Terranova is a CNBC contributor and appears regularly on the network's shows, including "Halftime Report."

— Jesse Pound

  • Baird upgraded Boeing to outperform from neutral.
  • Morgan Stanley upgraded Tesla to overweight from equal weight.
  • BMO initiated AbbVie as outperform.
  • Citi initiated Mondelez as buy.
  • Jefferies downgraded Honeywell to hold from buy.
  • Goldman added McKesson to the conviction buy list.
  • Argus upgraded Under Armour to buy from hold.

Pro subscribers can read more here.

— Michael Bloom

The Dow opened with a modest gain on Wednesday following positive news on the vaccine front and on Boeing's 737 Max. The Dow gained 70 points, or 0.2%, while the S&P 500 and the Nasdaq Composite were flat.

— Jesse Pound

Shares of Carnival Cruise Line slumped 4% in premarket trading after the company announced a new equity capital raise and that it would cancel all voyages from the United States in January.

Carnival said it will use the money raised from the secondary stock issuance to repurchase outstanding convertible notes and that there would be no material change to the company's cash position.

In addition to canceling all U.S. voyages in January, the cruise line also nixed select voyages in February and March.

— Jesse Pound

The S&P 500 has 12% upside over the next year, according to new projections from Credit Suisse and chief U.S. equity strategist Jonathan Golub. The firm predicted that earnings growth would grow by 20% next year before slowing in 2022 as the economy and markets normalize after a vaccine.

"As we look toward 2022, the virus will be a fading memory, the economy robust, but decelerating, the yield curve steeper and volatility lower, and the rotation into Cyclicals largely behind us," Credit Suisse said in a note.

CNBC Pro subscribers can read more about the call here.

— Jesse Pound

Morgan Stanley upgraded Tesla to overweight from equal weight on Wednesday morning and said the company is on its way to becoming a more well-rounded automobile business."Tesla is on the verge of a profound model shift from selling cars to generating high margin, recurring software and services revenue," analyst Adam Jonas said. The firm also raised its price target to $540 from $360. Shares are up almost 2% in premarket trading.

Pro subscribers can read more here.

- Michael Bloom

Bitcoin surged past $18,000 for the first time since December 2017, bringing this year's massive rally to more than 150%.

The price of bitcoin was trading about 8.6% higher Wednesday morning at $18,172, breaching a level last seen on Dec. 20, 2017, according to data from industry site CoinDesk. The crytocurrency got a boost last month after PayPal announced a new feature that allows its users to buy and sell many digital coins.

Yun Li

Pfizer and BioNTech said Wednesday that a final data analysis found their coronavirus vaccine was 95% effective in preventing Covid-19 and, in addition, appeared to fend off severe disease.

The vaccine, called BNT162b2, was highly effective against the virus 28 days after the first dose, and its effectiveness was consistent across all ages, races and ethnicities, the drugmakers said. Additionally, the elderly, who are seen as at high risk of severe illness from Covid-19, saw vaccine effectiveness of more than 94%, they added.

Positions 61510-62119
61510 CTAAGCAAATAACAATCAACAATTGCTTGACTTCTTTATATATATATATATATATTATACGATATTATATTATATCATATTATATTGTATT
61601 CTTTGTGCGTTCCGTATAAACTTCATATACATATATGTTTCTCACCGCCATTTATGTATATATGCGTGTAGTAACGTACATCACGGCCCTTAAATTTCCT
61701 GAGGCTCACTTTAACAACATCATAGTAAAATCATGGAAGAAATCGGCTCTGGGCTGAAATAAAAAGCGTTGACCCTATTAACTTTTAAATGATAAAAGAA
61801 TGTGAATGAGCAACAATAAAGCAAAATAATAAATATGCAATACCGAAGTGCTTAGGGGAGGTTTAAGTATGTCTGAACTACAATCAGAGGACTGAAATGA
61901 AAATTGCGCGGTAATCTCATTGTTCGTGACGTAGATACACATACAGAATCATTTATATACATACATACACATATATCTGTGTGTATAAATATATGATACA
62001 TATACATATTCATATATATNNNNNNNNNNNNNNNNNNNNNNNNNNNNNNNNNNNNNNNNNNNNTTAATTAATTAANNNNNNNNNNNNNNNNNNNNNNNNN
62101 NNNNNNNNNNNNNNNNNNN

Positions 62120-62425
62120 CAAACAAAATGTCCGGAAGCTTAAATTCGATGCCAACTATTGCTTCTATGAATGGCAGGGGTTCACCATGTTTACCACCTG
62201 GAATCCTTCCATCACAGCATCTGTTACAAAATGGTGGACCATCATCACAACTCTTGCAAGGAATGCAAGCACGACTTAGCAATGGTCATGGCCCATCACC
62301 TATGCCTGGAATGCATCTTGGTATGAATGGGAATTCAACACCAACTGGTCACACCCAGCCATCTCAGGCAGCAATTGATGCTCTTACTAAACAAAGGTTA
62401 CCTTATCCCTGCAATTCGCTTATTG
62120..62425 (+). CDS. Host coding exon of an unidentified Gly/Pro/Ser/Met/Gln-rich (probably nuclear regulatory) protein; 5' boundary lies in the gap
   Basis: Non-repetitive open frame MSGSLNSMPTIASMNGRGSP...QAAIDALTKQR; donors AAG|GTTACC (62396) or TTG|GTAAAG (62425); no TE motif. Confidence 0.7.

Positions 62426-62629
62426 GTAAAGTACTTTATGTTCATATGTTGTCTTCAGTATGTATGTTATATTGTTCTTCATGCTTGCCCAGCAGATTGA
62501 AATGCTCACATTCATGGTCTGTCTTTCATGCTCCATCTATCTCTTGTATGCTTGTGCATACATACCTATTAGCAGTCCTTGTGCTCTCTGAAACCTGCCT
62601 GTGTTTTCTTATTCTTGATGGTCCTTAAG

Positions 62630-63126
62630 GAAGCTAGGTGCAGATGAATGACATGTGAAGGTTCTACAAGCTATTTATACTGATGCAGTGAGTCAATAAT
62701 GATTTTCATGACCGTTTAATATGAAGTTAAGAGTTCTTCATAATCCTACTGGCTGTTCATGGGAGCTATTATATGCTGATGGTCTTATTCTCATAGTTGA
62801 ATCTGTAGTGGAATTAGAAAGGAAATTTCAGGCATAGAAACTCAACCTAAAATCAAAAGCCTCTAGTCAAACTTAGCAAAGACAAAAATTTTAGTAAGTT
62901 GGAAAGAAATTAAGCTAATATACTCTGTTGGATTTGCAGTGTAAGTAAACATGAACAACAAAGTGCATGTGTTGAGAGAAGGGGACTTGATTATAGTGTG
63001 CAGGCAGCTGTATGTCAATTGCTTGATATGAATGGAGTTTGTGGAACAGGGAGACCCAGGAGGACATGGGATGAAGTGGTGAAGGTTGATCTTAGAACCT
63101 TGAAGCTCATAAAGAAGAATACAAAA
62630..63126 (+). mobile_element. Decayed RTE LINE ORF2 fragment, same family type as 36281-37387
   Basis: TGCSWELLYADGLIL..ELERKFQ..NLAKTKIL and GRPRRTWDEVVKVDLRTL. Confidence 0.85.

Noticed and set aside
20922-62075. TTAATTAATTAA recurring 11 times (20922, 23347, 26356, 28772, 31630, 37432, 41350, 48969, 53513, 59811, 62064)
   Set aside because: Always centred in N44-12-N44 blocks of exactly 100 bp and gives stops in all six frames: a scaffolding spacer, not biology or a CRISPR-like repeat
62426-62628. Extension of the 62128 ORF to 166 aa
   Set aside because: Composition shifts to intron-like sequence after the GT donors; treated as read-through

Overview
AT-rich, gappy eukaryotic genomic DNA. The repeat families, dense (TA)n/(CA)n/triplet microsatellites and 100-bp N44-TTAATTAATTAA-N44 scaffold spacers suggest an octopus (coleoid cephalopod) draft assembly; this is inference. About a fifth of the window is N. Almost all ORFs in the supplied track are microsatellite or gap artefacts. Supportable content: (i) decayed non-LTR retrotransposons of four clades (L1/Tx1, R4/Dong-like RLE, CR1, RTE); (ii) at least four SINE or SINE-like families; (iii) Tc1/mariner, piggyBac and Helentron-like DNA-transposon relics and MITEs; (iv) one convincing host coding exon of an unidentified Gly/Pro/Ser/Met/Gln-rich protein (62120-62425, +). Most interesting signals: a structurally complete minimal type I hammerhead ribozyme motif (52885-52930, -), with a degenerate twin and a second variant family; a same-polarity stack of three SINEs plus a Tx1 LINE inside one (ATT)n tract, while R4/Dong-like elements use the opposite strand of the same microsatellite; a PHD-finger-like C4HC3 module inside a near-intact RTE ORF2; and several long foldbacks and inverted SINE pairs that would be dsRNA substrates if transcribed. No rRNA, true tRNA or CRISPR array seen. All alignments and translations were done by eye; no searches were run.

The news comes more than a week after the companies announced that their vaccine was more than 90% effective and two days after Moderna said preliminary phase three trial data showed its vaccine was 94.5% effective.

Shares of Pfizer were up nearly 3% during premarket trading on Wednesday.

— Berkeley Lovelace Jr.

Lowe's reported a slight miss on third-quarter earnings on Wednesday, sending shares tumbling more than 6%. The retailer earned $1.98 per share for the quarter on an adjusted basis, which was just short of the $1.99 expected by analysts surveyed by Refinitiv. Revenue came in at $22.31 billion, however, exceeding the consensus estimate of $21.25 billion.

Same-store sales, which track sales online and at Lowe's stores open for at least 12 months, surged 30.1%, topping estimates for 22.8% growth.

Read more on Lowe's results here.

— Lauren Thomas, Pippa Stevens

Shares of Boeing popped more than 5% in premarket trading after the Federal Aviation Administration

Boeing has a backlog of more than 3,000 other Boeing 737 Max planes, a number that has declined as the lengthy grounding coupled with the coronavirus pandemic prompted customers to call off hundreds of orders.

— Leslie Josephs, Yun Li

Shares of Target gained more than 2% in premarket trading on Wednesday after the company beat top and bottom line estimates during the third quarter amid a boom in the retailer's online offerings.

Revenue rose 21% year over year to $22.63 billion, which was ahead of the $20.93 billion analysts surveyed by Refinitiv expected. Target earned $2.79 per share on an adjusted basis, also ahead of the expected $1.60.

The retailer's curbside pickup service and home delivery service grew more than 500% and 280%, respectively.

Read more about the big-box retailer's quarterly results here.

— Pippa Stevens, Melissa Repko

U.S. stock futures climbed Wednesday morning as more good vaccine good news boosted sentiment on Wall Street. Pfizer released the final data on its vaccine candidate with BioNTech, which showed efficacy even better than the initial data. Dow Jones Industrial average futures rose 165 points, or 0.6%, implying an opening gain of about 160 points. S&P 500 futures rose 0.4%, while Nasdaq 100 futures traded 0.2% higher. The major averages suffered their first negative day in three in the previous session.

Yun Li